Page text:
Convection gas range vs electric?


  #1  
Old 06-13-16, 10:03 AM
M
Member
Thread Starter
Join Date: Mar 2009
Posts: 132
Received 0 Votes on 0 Posts
Convection gas range vs electric?

I know that traditionally, electric range ovens heated more evenly than gas. But, what about gas ovens with convection?

Anyone have any experiences?
 
  #2  
Old 06-13-16, 11:01 AM
Handyone's Avatar
Member
Join Date: Aug 2000
Location: U.S.
Posts: 5,450
Received 0 Votes on 0 Posts
I have a Kenmore Elite gas convection oven. Whether the oven is a Kenmore or other brand, convection is the way to go.
You can easily cook restaurant quality food, especially beef roasts and poultry.
The meat or poultry will be crispy or darkened on the outside and juicy on the inside.

Many of my customers don't even realize they have a convection oven. The oven can be switched between normal baking and convection mode and the proper cycle must be selected.
 
  #3  
Old 06-13-16, 11:19 AM
S
Group Moderator
Join Date: Oct 2004
Location: WI/MN
Posts: 19,630
Received 98 Votes on 86 Posts
I think the big knock against gas ovens is it's harder to crisp things due to the large amount of water created by the burning of the gas.
 
  #4  
Old 06-13-16, 11:23 AM
E
Member
Join Date: Oct 2014
Posts: 656
Received 0 Votes on 0 Posts
Its not a large amount of humidity really since most of the water goes out the chimney/vent with the combustion gases. With convection its not an issue at all.

And a convection oven will always heat more evenly than a conventional oven, gas or electric.
 
  #5  
Old 06-13-16, 11:50 AM
M
Member
Thread Starter
Join Date: Mar 2009
Posts: 132
Received 0 Votes on 0 Posts
Good to hear.

I was originally thinking a dual-fuel range, but in freestanding, there wasn't anything that looked appealing to me. I know slide in is a better look but I'm not looking to change or redo the backsplash behind the range right now. It's tiled for a freestanding panel. The countertop is also just cheap pre-fab laminate.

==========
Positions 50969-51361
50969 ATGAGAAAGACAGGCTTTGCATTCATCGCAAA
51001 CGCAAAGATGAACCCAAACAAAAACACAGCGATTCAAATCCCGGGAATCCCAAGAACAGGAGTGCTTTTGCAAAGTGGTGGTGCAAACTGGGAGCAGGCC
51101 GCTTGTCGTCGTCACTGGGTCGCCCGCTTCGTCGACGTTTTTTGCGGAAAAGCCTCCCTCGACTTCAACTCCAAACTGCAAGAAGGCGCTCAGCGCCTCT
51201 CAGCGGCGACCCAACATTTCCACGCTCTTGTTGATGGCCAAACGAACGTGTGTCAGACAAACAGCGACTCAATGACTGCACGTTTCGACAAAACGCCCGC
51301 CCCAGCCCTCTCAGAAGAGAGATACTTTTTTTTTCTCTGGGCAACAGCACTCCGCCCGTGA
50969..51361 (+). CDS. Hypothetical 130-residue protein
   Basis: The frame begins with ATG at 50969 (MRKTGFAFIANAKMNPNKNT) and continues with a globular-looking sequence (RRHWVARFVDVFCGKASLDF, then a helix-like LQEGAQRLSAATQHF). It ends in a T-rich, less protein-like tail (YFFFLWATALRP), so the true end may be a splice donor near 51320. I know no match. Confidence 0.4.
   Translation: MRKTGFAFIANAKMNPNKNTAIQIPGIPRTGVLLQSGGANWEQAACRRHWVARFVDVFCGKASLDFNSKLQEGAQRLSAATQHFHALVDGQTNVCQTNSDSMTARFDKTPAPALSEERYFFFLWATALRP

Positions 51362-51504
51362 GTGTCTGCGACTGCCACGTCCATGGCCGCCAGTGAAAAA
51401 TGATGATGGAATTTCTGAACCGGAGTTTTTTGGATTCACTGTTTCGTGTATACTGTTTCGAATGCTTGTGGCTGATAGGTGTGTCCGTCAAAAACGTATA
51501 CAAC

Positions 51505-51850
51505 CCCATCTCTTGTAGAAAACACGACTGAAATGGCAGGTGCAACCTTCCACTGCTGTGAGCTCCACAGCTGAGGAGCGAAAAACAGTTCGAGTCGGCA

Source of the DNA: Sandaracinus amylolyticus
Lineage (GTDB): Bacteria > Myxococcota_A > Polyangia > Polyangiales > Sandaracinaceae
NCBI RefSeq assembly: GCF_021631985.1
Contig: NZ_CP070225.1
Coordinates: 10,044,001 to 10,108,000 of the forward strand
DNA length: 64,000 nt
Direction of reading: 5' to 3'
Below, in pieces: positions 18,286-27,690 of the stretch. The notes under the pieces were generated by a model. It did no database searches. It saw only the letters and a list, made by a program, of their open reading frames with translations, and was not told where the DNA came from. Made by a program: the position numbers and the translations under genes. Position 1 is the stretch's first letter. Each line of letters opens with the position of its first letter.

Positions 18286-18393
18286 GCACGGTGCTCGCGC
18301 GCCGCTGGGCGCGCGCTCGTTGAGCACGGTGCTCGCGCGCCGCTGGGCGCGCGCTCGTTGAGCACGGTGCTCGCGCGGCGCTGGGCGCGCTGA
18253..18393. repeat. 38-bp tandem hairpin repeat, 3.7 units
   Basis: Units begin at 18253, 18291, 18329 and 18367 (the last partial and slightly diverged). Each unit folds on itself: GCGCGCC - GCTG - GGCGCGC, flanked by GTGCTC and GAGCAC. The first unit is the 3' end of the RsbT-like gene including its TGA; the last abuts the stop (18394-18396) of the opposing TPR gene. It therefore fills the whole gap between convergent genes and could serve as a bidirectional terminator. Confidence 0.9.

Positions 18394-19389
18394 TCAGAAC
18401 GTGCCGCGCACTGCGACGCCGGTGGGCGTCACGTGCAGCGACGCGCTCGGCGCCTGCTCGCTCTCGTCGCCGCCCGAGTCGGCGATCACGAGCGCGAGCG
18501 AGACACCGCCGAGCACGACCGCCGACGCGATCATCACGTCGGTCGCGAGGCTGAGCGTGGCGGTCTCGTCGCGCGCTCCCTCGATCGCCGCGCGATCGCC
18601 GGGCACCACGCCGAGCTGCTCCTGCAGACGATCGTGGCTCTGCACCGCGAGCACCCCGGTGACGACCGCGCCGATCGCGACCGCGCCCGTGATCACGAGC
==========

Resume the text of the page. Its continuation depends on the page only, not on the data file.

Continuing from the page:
I'm actually more concerned with cooking evenly than crispness. I have a blow torch. Lol.
 
  #6  
Old 06-13-16, 12:47 PM
E
Member
Join Date: Oct 2014
Posts: 656
Received 0 Votes on 0 Posts
Absolutely no benefit to a dual fuel range vs a high quality gas range.
 
  #7  
Old 06-14-16, 03:19 PM
M
Member
Thread Starter
Join Date: Mar 2009
Posts: 132
Received 0 Votes on 0 Posts
Also, I'm going to be getting a new range hood and venting it outside. There is going to be some flexible duct to get to the wall, which I'm going to run above the cabinets. I'm currently looking at the Broan QP330 hood, which is 450CFM on highest setting. Is this adequate? Calculations say I should do BTU/10, but that would be 570 CFM for the range I'm looking at getting. It's 5x burners, but I know that I wouldn't use more than 2x burners simultaneously...

Thoughts?
 
  #8  
Old 06-15-16, 07:17 PM
E
Member
Join Date: Oct 2014
Posts: 656
Received 0 Votes on 0 Posts
Just as a general rule, Nobody complains about too many CFM where as too few can be a disaster.
 
  #9  
Old 06-15-16, 07:53 PM
M
Member
Thread Starter
Join Date: Mar 2009
Posts: 132
Received 0 Votes on 0 Posts
Well, I ordered the QP4.

Are there ways I can tell if I need to add make up air?

The house was built in '92. I believe there in intake and exhaust PVC from the HVAC unit, but definitely no motorized damper.
 
 

Thread Tools
Search this Thread
 
Ask a Question
Question Title:
Description:
Your question will be posted in: